(Or, Who I Am)
Long story short:
30+ years working in live TV production with a good few years of theater thrown in; most crew positions, at least ¾ doing video/camera utility (building/setting up cameras, monitors, running cables with the various feeds, running behind camera operators during shows); on sit-coms, talk shows, award shows, concerts, game shows, cooking shows, competition shows, a little bit of sports; also some set construction, audio, AV tech, off-line editor and post production assistance, hanging and focusing lights, tape operator, master control TD, video truck engineer, prop builder, prop master, set dresser, painter, wallpaperer, tiler (ceramic and peel and stick), special effects (including pyro)
Wrote 4 spec sit-com scripts – a couple did pretty well in contests
Found out about writing for themed entertainment/experience; have written themed experience spec projects (some have done well in contests)
On the writing team for the THEA Awards in 2008
Continuing to write themed experience specs, booklets for attractions…
Long story – long:
I was born at a very young age. Between regular trips to Disneyland and Knott’s Berry Farm and the stage at our elementary school, with its par can lighting, as the class recited (from memory) “The Grinch Who Stole Christmas”, I was hooked early on with shows and storytelling. Also, I usually woke up early to watch the test pattern on (black and white) TV, waiting for the broadcast day to begin – to silence, music or tone.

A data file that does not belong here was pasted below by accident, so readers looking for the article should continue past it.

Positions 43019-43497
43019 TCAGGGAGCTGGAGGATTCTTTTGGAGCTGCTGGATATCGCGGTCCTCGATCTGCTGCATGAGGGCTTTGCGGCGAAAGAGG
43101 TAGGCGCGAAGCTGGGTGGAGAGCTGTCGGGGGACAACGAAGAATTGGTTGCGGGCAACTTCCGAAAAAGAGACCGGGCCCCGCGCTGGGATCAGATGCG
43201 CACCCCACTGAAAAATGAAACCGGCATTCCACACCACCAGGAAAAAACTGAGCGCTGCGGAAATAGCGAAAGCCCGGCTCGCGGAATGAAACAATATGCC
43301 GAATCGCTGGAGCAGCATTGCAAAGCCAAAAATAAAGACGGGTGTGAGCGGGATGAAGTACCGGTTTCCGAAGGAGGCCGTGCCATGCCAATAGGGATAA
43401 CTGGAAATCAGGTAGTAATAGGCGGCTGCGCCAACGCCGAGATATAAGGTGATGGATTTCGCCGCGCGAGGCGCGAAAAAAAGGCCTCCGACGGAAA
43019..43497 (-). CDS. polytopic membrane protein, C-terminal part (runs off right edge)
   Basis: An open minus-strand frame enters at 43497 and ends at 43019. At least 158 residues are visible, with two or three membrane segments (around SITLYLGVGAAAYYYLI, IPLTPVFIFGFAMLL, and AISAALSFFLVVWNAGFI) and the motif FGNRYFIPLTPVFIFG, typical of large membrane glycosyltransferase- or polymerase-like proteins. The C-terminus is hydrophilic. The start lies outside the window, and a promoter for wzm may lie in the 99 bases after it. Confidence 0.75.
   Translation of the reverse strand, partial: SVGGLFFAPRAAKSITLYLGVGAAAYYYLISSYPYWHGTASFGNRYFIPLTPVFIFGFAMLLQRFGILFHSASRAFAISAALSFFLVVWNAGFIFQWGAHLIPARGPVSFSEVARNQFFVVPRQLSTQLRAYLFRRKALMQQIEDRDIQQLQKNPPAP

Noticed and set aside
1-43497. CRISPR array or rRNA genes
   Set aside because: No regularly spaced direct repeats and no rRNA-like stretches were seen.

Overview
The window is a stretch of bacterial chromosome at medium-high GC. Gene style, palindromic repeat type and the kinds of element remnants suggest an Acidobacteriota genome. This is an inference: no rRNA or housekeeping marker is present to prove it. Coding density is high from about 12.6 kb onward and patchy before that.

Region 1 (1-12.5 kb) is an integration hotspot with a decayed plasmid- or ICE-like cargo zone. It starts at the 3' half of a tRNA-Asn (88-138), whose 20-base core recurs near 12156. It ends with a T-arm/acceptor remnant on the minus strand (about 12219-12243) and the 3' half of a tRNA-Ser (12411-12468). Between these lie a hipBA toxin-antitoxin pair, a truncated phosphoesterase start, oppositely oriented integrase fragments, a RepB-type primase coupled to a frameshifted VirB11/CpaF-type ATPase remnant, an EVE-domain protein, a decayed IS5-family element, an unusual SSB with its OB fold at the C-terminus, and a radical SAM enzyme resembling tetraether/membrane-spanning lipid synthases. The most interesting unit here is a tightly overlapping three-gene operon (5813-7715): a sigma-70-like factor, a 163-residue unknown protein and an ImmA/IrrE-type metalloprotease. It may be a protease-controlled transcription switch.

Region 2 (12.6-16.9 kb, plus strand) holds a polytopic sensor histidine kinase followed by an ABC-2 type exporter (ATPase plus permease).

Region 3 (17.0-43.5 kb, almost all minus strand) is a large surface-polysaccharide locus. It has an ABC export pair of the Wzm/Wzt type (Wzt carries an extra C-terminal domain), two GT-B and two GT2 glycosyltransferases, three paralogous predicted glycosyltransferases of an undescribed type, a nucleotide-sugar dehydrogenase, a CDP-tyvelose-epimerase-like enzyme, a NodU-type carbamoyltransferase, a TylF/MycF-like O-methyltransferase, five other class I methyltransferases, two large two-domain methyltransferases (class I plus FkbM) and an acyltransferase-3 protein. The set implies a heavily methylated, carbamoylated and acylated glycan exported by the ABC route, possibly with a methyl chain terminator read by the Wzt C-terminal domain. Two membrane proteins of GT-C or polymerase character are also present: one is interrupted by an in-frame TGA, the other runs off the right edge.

I had my first real taste of big show business with the opportunity to learn about special effects from my dad. For a church musical, we turned the baptistry into a Babylonian fiery furnace, with dry ice and CO2 from fire extinguishers. It was very convincing with the combination of the lighting. And, it was lots of fun!
Growing up a bit more (in age only), high school provided more hands on experience, with everyone doing everything in theater. Mostly building with cardboard and some plywood, the smell of the theater ingrained itself forever. I still can tell, just walking onto a stage, if it is mostly for theatrical use or for motion picture and television. Some say it is the smell of grease paint, but I think it is more the actual paint for the sets. Our high school usually did about 1 play and 1 musical a year. In my senior year, we did You’re A Good Man, Charlie Brown. Some parts had multiple players, rotating through the few nights that it ran. One of my friends was well on his way to becoming a professional magician and got the shared part of Linus. Naturally, the blanket was made to “dance” and fly through a hula hoop. A few of us were in on the secret. How was it done? Very well, thank you. Lots more fun!